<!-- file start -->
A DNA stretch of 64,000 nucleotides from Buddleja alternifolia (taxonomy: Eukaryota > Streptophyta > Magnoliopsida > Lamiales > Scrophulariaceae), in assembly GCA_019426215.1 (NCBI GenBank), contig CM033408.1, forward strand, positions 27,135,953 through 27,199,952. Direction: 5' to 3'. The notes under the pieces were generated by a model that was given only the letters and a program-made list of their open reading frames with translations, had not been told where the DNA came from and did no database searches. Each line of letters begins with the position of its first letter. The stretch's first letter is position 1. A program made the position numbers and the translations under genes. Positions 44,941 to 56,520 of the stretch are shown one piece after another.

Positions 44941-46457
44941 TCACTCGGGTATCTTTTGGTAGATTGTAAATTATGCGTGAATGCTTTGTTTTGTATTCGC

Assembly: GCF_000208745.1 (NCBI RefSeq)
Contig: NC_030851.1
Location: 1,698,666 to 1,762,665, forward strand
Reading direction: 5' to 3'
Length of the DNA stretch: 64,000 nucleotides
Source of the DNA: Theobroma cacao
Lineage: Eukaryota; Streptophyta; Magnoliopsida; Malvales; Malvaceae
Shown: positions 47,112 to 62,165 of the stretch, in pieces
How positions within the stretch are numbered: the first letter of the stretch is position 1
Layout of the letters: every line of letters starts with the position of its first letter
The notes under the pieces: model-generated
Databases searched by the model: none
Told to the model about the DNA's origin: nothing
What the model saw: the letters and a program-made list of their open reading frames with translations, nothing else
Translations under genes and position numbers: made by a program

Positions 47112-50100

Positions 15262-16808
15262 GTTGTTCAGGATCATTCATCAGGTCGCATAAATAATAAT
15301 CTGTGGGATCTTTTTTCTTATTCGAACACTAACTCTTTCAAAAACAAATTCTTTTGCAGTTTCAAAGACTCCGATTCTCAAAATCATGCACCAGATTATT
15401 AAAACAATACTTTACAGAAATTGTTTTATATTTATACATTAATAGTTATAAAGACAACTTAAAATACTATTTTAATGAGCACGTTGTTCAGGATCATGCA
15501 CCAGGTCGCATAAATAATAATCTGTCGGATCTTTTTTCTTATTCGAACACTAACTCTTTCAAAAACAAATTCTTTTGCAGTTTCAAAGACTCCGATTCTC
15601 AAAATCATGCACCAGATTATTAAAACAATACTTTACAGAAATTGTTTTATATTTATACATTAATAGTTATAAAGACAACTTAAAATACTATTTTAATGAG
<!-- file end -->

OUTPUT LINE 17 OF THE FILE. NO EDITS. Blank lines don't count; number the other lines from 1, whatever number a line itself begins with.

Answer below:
What the model saw: the letters and a program-made list of their open reading frames with translations, nothing else